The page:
Thursday, January 29, 2009

College readiness, system set to testify three times

Yesterday at the Capitol

College readiness hearings continue at the Capitol
Both the House and Senate K-12 education committees have been discussing college readiness of high school students this week. The Senate E-12 Education Budget and Policy Division met yesterday and heard from Dr. Michael Cohen, president of Achieve, Inc.. Similar to his presentation in the House, Cohen said that between 2002 and 2005 the American Diploma Project (ADP) found that 30 percent of first-year college students are required to take remedial courses because they are unequipped for postsecondary education. Cohen said faculty estimated that 42 percent of first-year students are academically unprepared. To better prepare high school students for postsecondary education and careers, ADP recommends that states align their standards with the knowledge and skills needed for success in postsecondary education and work. Cohen also said that high schools need to have a set of accountability indicators to show that students are college and work-ready.

Alice Seagren, commissioner of education, said the department, along with other consultants and legislators, has been working on the issue of assessment and post high school readiness. She said it seems to make sense to have end of course tests for geometry and algebra II in order to meet the mathematics requirements for graduation. She said another option is to lower the grade level at which students take the mathematics assessment test. Seagren said that both short and long-term solutions are needed, but that the solutions must be linked. She encouraged members make a decision regarding the status of the Graduation-Required Assessment for Diploma (GRAD) by the end of February. Sen. Charles Wiger, DFL-St. Paul, announced a working group will be meeting Friday to discuss short and long-term solutions regarding the GRAD standards.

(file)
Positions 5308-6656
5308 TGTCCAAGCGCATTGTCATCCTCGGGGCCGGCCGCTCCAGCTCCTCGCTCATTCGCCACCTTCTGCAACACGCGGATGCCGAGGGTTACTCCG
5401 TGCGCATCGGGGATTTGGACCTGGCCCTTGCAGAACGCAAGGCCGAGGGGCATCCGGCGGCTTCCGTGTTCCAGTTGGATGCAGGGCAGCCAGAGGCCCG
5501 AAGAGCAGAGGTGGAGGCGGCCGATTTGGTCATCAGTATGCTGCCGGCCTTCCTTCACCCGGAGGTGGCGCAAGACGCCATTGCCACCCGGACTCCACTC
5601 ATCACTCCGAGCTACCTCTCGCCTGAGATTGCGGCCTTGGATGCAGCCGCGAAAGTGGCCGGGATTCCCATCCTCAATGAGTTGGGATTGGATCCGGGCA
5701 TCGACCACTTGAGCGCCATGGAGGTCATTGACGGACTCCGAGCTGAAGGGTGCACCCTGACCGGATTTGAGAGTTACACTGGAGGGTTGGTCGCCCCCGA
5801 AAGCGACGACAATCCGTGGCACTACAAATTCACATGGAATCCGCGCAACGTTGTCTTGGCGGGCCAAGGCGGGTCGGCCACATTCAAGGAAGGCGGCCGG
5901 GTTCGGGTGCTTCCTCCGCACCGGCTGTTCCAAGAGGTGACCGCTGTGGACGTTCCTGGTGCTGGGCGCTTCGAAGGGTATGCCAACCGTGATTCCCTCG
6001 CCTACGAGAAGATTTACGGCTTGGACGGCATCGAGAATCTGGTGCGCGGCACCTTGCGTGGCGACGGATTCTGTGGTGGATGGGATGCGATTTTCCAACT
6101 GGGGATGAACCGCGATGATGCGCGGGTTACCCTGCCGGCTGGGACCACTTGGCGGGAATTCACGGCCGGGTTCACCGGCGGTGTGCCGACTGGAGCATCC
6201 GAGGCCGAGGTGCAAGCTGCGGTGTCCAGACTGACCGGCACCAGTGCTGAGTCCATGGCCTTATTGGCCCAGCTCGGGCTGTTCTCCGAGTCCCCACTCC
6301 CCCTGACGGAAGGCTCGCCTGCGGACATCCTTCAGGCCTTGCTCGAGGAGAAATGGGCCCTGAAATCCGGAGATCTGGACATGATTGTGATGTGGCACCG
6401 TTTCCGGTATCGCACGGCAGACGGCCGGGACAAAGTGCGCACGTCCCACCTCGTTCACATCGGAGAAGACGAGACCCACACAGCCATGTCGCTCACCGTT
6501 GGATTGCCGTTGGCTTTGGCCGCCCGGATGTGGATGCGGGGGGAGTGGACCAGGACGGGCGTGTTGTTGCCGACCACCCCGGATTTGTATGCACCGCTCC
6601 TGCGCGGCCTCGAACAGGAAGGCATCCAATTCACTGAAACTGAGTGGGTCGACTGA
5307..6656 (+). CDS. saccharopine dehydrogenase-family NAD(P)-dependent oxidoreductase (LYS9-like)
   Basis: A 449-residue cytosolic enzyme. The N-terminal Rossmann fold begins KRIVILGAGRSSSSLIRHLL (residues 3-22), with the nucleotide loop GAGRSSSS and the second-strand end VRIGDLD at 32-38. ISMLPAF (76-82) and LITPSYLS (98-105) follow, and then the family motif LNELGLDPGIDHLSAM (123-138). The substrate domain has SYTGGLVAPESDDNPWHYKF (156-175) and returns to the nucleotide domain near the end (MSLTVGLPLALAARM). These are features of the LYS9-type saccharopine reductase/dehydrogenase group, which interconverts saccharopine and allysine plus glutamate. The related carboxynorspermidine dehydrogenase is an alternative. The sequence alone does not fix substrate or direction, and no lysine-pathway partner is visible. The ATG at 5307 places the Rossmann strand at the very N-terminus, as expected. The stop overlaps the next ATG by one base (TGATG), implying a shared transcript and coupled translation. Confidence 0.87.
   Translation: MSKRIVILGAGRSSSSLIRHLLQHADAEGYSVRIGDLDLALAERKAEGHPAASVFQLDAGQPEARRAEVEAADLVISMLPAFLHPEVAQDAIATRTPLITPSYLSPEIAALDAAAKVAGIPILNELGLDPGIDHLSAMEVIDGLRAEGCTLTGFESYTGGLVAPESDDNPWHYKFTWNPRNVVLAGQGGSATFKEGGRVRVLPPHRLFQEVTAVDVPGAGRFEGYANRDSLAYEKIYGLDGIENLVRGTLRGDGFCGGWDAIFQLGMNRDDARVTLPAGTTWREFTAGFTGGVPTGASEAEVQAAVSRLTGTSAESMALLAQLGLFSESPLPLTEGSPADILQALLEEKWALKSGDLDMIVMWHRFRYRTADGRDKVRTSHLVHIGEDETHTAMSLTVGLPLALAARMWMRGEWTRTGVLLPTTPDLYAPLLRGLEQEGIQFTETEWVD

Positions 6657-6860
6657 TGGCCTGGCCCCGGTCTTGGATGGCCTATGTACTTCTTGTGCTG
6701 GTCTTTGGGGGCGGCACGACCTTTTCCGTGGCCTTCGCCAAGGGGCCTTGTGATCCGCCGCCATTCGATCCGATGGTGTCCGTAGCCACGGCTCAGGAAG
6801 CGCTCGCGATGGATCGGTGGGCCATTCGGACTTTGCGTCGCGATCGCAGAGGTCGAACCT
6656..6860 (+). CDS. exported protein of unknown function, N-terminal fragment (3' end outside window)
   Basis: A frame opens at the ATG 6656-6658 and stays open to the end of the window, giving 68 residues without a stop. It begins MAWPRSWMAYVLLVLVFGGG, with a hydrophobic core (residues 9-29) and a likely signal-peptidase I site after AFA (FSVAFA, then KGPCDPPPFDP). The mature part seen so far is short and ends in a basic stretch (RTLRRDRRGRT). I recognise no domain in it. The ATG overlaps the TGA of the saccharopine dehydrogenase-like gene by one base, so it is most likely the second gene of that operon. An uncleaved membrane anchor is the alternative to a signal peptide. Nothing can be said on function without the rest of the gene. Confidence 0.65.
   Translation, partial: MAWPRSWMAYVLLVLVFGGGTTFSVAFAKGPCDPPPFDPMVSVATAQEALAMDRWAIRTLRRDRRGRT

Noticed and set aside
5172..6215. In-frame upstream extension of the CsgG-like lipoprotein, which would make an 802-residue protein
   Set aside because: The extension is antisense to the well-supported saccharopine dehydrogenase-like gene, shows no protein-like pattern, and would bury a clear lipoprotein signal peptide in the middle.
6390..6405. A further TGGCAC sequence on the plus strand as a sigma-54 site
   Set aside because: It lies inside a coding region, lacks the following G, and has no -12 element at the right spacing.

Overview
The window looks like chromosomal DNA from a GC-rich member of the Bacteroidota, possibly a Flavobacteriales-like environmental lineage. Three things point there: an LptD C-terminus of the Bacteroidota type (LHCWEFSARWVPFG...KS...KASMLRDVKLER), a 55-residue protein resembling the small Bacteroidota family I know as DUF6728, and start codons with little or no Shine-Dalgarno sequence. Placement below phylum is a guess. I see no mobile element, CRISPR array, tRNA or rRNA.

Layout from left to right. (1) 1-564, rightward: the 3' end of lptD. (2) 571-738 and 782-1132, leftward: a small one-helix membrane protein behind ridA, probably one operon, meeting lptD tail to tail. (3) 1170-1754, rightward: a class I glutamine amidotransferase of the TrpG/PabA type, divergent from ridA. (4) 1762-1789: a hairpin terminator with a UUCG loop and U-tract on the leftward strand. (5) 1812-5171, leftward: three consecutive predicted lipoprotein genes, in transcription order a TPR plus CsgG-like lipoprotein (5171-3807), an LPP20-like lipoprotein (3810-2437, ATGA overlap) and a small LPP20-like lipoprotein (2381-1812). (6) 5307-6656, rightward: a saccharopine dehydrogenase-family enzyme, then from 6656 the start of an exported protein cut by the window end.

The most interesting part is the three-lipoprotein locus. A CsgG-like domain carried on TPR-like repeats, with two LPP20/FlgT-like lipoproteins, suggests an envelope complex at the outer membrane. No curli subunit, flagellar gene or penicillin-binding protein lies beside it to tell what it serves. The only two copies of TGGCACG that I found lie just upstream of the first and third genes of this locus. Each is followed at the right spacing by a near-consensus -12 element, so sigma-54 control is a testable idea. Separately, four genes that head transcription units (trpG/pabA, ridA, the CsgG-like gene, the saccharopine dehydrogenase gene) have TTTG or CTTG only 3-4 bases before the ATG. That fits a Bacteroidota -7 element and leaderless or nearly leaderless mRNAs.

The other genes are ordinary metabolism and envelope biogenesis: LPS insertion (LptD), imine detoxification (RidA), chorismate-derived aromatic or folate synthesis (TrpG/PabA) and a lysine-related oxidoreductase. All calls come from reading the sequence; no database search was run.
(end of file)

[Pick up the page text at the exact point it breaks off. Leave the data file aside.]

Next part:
Governor's Workforce Development Council policy recommendations discussed

Members of the House Bioscience and Workforce Development Policy and Oversight Division discussed yesterday whether high school students should be required to develop a plan for their future careers as early as the ninth grade.

The idea was part of a set of policy recommendations developed by the Governor's Workforce Development Council. Executive Director Brenda Norman presented the recommendation that every Minnesota student, from ninth grade on, should have an annually reviewed plan to guide them down an educational and occupational path of their own choosing.

Rep. Steve Gottwalt, R-St. Cloud, compared the recommendation to a European-style system in which students are forced from a very young age to pursue a predetermined career path. "I get awfully concerned when we're talking about mandating things on ninth-graders and graduates in high school," Gottwalt said. "The fact that we might require them to start building a career path too early or too arbitrarily is a bit of a concern."

Rep. Jeanne Poppe, DFL-Austin, a college counselor, disagreed, arguing that students need to start preparing themselves for careers as early as possible. "Ninth grade, to me, is almost too late to be thinking about where they want to be going," she said.

Today at the Capitol
The Minnesota State Colleges and Universities system will be testifying in three separate committees today. The first committee is the House K-12 Education Policy committee at 8:30 a.m. where Cyndy Crist, System Director for P-16 Collaboration and Linda Lade, System Director for College Transitions will testify on college readiness.

At 12:30 p.m., Linda Baer, senior vice chancellor for academic and student affairs, Whitney Harris, executive director for multiculturalism and President Donovan Schwichtenberg, Saint Paul College will speak to the issue of access and opportunity in the Senate Higher Education Budget and Policy Division.

In the House Higher Education and Workforce Development Finance and Policy Division hearing at 1:00 p.m., Chancellor Jim McCormick, Trustee Tom Renier, Vice Chancellor and CFO, Laura King and Presidents Ann Wynia and Richard Davenport will testify on the system's fiscal profile including the 2003 budget cuts, the current $20 million unallotment and the 2010-11 budget in light of a $4.8 billion budget cut.

At the Capitol:
Legislative schedules are available for the House and Senate.

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